Highlights of Noteworthy Decisions

Decision 1568 16
K. Jepson
  • Disability (length of recovery)
  • Medical treatment (cortisone injections)
  • Health care (maintenance treatment)
  • Loss of earnings {LOE} (review) (after seventy-two months) (significant temporary deterioration)

The worker suffered a right shoulder disablement in June 2005, for which she was granted a 4% NEL award. In 2011, the worker's treating physician began giving the worker periodic cortisone injections. The Board originally denied entitlement for the injections, but the Appeals Resolution Officer decided in September 2014, that the injections were allowable as maintenance health care. The ARO authorized the injection for one more year (until September 2015), after which a medical review would be conducted to determine ongoing entitlement. The worker took seven days off work after each injection but the ARO determined that the worker was entitled only to two days of LOE benefits for recovery from each injection.

The worker appealed a decision of the Appeals Resolution Officer limiting ongoing entitlement for one year and limiting LOE benefits to two days after each injection.
If a worker requires two days (or seven days) off for recovery after an injection, that does not automatically entitle the worker to two (or seven) days of LOE benefits. For example, if a worker received an injection on Friday but was not scheduled to work again until Monday, there would be no loss of earnings based on two days off and only five days loss of earnings based on seven days off. There may also be other circumstances that affect whether a worker actually suffers a loss of earnings during recovery. Therefore, recovery time should not be prospectively adjudicated.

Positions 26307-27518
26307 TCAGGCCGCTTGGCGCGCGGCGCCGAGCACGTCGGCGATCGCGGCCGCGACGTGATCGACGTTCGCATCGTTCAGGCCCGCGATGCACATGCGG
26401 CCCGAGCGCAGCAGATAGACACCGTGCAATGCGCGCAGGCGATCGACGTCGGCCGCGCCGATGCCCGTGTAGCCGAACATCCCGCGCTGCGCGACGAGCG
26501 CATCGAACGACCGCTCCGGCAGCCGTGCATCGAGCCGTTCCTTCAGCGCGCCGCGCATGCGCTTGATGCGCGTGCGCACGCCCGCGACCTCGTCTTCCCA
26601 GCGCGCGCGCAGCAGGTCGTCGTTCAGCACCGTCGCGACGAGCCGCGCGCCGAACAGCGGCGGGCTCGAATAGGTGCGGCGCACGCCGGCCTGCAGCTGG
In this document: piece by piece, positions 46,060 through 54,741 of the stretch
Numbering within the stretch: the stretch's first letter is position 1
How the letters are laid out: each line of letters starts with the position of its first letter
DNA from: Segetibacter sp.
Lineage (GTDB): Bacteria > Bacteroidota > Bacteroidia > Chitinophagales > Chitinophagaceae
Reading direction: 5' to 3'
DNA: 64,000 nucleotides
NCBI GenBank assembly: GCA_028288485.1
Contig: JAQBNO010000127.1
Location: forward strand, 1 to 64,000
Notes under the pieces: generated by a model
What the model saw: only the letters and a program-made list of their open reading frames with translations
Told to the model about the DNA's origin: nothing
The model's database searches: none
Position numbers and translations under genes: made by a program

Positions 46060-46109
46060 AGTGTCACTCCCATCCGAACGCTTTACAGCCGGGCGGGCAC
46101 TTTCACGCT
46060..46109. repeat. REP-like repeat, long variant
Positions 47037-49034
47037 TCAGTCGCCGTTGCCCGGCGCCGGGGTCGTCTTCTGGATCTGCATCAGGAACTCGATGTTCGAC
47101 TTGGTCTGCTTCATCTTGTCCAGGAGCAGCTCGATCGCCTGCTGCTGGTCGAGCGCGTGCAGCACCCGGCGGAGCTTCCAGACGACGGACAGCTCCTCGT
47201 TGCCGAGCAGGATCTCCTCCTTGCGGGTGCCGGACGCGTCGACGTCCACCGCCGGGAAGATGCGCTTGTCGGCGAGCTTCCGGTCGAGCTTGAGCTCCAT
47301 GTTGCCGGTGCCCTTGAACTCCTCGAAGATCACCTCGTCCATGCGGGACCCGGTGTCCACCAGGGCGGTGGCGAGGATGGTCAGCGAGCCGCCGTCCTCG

The ARO granted entitlement for the injections and two days of LOE benefits for each injection during the period from September 2014 to 2015. This was after the final LOE review. The Vice-Chair was satisfied that the ARO implicitly found that the worker suffered a significant temporary deterioration of her condition due to each injection, in accordance with s. 44(2.1)(f) of the WSIA, thus warranting payment of LOE benefits.
Based on the medical evidence, the Vice-Chair found that the worker required seven days off for recovery after each injection.
Entitlement for maintenance treatment is by its nature a party prospective determination. The worker's entitlement to maintenance health care in the form of cortisone injections is an ongoing entitlement. However, that entitlement is subject to review for material change in circumstances.
The appeal was allowed in part.